Conflict: A state of discord caused by the actual or perceived opposition of needs, values, and interests. A conflict can be internal (within oneself) or external (between two or more individuals). The Latin word conflictus was dated from the mid 15th century describing a psychic struggle between opposing or incompatible impulses, desires, or tendencies. Conflict as a concept can help explain many aspects of social life such as social disagreement, conflicts of interests, and fights between individuals, groups, or organizations.
Example: This term amazingly describes the situation of the novel In the Skin of a Lion written by Michael Ondaatje 1987. Conflicts exist in variety of levels in the fictional novel; mentioning different types within the society and between the characters. One example would be Patrick Lewis, who faces many challenges through the sense of love and hate. Ondaatje reveals to his readers “He was an abashed man, an inheritance from his father. Born in Abashed, Ontario. What did the word mean? Something that suggested there was a terrible horizon in him beyond which he couldn’t leap” (Ondaatje 157). Not only does Patrick resist the battle with his lost soul searching and fighting over the women he desires, he caused many conflicts to his surroundings as well. To gain strength and identity Patrick blows up the Muskoka Hotel and breaks into the waterworks with a plan to blow up Mr. Harris’s water filtration plant. The novel has a way of criticizing society and the people within it. It is written with a tone of understanding and gives us a chance to relate with the main character and the ordeals he goes through as part of growing up.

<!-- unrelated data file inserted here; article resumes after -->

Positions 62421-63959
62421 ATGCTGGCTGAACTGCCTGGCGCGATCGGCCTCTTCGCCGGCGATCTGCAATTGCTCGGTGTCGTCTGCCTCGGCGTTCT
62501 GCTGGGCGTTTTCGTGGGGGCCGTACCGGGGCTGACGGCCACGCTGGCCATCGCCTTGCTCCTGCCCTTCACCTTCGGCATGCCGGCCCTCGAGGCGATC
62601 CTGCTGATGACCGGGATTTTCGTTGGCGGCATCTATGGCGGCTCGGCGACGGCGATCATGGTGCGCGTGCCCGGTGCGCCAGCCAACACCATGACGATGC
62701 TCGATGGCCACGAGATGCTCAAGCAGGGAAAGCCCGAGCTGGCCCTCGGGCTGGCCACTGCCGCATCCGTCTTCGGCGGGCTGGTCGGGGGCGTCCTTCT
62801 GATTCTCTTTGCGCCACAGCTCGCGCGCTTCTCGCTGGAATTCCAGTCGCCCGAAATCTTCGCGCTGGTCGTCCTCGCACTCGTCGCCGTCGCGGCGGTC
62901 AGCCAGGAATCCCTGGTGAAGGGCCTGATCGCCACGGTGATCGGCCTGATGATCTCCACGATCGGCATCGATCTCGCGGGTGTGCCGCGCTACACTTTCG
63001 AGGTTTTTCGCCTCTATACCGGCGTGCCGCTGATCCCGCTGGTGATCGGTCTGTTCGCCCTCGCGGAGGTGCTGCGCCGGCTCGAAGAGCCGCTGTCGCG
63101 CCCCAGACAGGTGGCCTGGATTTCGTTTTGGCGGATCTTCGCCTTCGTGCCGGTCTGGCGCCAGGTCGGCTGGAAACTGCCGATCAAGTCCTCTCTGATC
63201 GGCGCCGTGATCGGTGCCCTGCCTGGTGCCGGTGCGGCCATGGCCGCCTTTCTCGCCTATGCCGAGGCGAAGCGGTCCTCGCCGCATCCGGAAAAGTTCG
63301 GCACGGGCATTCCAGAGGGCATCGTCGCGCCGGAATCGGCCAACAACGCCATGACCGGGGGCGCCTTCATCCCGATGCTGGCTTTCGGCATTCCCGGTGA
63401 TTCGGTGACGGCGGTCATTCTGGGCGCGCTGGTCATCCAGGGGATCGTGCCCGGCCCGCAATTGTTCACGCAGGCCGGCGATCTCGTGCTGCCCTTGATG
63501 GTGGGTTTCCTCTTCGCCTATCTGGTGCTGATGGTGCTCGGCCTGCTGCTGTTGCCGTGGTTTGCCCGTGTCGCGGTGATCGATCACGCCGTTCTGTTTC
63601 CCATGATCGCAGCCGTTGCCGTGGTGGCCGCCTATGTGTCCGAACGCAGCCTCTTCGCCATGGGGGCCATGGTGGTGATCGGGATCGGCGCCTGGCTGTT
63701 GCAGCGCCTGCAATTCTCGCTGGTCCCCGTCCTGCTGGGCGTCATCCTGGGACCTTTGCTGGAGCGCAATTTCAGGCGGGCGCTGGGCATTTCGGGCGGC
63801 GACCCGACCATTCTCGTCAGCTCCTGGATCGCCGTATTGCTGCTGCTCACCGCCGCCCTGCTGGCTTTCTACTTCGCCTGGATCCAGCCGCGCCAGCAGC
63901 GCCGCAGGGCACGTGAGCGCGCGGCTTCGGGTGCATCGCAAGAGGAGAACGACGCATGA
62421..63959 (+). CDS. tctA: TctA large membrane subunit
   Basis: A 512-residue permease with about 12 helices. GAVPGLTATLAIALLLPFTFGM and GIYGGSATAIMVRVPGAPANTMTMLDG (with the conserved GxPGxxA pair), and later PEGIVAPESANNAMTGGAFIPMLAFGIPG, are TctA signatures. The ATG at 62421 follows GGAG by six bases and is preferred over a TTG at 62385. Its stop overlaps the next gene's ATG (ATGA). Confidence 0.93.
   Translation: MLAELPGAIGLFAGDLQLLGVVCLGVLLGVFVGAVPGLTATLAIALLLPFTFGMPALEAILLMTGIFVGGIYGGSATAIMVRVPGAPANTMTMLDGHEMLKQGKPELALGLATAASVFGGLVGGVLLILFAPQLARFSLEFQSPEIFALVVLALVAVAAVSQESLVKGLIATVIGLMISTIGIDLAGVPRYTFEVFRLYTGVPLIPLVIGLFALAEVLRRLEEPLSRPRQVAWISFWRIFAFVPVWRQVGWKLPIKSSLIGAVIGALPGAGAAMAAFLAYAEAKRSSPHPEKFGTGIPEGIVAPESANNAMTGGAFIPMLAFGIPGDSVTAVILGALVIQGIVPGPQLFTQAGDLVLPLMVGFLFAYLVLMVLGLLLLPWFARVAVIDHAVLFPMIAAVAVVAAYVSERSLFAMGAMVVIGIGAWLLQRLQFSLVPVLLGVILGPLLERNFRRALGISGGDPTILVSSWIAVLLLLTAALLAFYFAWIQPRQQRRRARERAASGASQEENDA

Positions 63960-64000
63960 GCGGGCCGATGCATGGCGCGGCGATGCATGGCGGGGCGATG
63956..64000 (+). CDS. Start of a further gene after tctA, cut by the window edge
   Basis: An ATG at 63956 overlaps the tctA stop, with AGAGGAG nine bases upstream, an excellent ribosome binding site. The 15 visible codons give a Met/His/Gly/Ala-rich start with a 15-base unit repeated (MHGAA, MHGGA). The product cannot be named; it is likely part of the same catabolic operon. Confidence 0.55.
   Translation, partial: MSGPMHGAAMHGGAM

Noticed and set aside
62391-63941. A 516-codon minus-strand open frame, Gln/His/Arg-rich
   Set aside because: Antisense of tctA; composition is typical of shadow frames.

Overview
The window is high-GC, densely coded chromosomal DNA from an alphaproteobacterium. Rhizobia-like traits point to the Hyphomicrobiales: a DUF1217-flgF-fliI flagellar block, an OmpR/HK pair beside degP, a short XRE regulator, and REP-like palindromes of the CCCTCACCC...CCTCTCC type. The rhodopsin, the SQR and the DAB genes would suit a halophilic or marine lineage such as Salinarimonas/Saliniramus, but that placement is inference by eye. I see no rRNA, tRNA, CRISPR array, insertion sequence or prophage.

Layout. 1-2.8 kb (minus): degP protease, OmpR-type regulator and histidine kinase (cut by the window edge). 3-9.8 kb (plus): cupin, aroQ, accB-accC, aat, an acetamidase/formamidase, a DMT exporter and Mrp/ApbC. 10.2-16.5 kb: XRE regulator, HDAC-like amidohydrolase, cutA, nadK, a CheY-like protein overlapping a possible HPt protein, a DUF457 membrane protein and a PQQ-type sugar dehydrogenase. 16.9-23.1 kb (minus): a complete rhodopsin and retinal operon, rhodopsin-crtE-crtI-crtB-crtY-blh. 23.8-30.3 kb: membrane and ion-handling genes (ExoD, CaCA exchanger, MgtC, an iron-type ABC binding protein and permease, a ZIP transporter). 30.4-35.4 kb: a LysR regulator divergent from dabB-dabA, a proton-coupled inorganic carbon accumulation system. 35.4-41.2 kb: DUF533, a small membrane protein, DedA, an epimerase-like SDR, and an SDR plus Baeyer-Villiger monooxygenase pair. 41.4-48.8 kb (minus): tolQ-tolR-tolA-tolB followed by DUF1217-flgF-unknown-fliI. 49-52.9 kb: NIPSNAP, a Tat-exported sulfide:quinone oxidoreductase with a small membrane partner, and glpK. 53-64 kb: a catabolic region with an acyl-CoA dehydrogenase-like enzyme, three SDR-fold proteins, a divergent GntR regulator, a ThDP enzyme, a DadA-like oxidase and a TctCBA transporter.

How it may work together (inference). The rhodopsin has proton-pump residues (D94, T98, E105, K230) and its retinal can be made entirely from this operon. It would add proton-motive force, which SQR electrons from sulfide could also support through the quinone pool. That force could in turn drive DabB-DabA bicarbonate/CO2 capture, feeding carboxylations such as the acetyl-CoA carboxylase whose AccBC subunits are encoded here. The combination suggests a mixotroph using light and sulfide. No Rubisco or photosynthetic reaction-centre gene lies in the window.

“Conflict” Dictionary.com | Find the Meanings and Definitions of Words at Dictionary.com. N.p., n.d. Web. 1 Feb. 2011.
Ondaatje, Michael. In the skin of a lion. New York: Knopf, 1987. Print.